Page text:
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FS in Myanmar

The foreign secretary has underlined the imperative to maintain peace in the periphery of Myanmar, which shares a 1,600- km border with India. The junta has assured India that it will not support the “anti-India” insurgent groups.

Statesman News Service | Kolkata |

India’s response to developments in Myanmar over the past three decades has largely been measured, but it has been based on twin fears ~ that it could rock the boat in the sensitive north-east, and that it could push the country’s military rulers even more firmly into China’s camp. Ergo, the two-day visit of the foreign secretary to the neighbouring country is doubtless a critical instance of meaningful diplomacy.

Rightly has Harsh Vardhan Shringla called for the restoration of democracy “at the earliest”, indeed the revival of a concept of governance that has been a scarce commodity in the neighbouring country, specifically during the prolonged incarceration of Aung San Suu Kyi and the predominance of a repressive military. Sad to reflect that the foreign secretary’s request for a meeting with Suu Kyi was turned down by the military leadership that is now in power.

Mr Shringla did meet the leadership of the National League for Democracy. Rightly too did he raise the ambush of an Assam Rifles convoy in Manipur’s Churachandpur district, in which seven people were killed last month, specifically the Commanding Officer of 46 Assam Rifles, Colonel Viplab Tripathi, his wife, their six-year-old son and four jawans.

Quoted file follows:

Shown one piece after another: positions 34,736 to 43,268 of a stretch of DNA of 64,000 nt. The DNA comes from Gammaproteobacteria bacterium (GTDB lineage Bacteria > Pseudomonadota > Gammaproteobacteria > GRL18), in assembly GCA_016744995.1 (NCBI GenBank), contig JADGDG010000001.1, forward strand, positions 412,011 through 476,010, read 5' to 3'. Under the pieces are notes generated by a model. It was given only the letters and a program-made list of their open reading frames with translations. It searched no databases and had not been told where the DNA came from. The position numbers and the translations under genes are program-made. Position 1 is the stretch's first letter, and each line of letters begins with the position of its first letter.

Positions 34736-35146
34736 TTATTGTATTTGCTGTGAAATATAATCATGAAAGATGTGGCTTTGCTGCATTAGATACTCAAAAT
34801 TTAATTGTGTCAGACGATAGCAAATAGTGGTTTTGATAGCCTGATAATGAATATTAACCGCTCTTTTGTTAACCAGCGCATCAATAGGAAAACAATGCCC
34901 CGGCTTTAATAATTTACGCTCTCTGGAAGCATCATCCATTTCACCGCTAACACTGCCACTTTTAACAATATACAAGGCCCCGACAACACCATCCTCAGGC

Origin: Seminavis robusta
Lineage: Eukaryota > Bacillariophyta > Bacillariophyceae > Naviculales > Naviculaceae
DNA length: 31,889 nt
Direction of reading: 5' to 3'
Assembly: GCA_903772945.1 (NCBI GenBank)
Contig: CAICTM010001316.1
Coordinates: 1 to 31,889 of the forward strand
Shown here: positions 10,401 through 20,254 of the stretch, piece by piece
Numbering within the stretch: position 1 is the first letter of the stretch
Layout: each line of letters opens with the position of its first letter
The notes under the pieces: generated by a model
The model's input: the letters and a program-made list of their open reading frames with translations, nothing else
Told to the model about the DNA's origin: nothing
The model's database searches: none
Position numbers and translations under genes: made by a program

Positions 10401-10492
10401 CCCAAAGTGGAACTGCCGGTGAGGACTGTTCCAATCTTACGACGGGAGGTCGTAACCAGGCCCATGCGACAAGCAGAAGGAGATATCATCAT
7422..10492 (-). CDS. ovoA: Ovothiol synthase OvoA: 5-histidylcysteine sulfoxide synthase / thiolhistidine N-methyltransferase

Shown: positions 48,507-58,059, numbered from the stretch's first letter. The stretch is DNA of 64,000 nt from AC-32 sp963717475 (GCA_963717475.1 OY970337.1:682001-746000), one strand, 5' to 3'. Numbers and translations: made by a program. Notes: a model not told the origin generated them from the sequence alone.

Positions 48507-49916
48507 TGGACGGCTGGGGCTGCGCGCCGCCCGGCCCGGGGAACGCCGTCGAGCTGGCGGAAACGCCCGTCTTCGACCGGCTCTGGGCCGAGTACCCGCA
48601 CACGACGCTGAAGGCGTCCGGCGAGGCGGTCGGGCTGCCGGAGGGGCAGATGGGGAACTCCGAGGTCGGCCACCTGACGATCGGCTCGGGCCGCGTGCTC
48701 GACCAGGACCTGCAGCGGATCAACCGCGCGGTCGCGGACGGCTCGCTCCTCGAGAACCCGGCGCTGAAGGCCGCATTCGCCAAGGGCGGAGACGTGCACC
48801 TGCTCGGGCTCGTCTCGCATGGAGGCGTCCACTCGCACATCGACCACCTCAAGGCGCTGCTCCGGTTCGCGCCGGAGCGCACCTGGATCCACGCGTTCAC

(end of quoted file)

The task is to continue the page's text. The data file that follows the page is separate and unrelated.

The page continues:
The foreign secretary has underlined the imperative to maintain peace in the periphery of Myanmar, which shares a 1,600- km border with India. The junta has assured India that it will not support the “anti-India” insurgent groups. Both India and Myanmar have stressed their commitment to ensure that their respective territories would not be allowed to be used “for any activity that is inimical to the other”, going by the MEA statement.

Mr Shringla has called for measures that are rather unlikely to be pleasant to the ruling junta. Chief among these are the release of detainees and prisoners, pre-eminently Suu Kyi. Other suggestions include the resolution of issues through talks; and “complete cessation” of all violence. The MEA statement is not explicit on whether the words “all violence” include the almost relentless repression since the coup in February this year and the imprisonment and the recent sentencing of Suu Kyi to four years in jail.

The foreign secretary has sought to give an impetus to the return of democracy. “India has been involved in the process of democratic transition in Myanmar. India proposes to renew these efforts for Myanmar to emerge as a stable, democratic and federal union.” The MEA needs to walk the talk not the least in the context of the raging ferment in Myanmar.

Notably Mr Shringla’s visit also had a social facet, chiefly humanitarian and medical support. Apart from announcing a grant of rice and wheat, the foreign secretary is reported to have handed over Covid vaccines to the beleaguered country. Pledging support for the Asean initiative, the foreign secretary hoped that progress would be effected in a pragmatic and constructive manner.

Regretfully, the two cannot be taken for granted by the government in Naypidaw, helmed by the military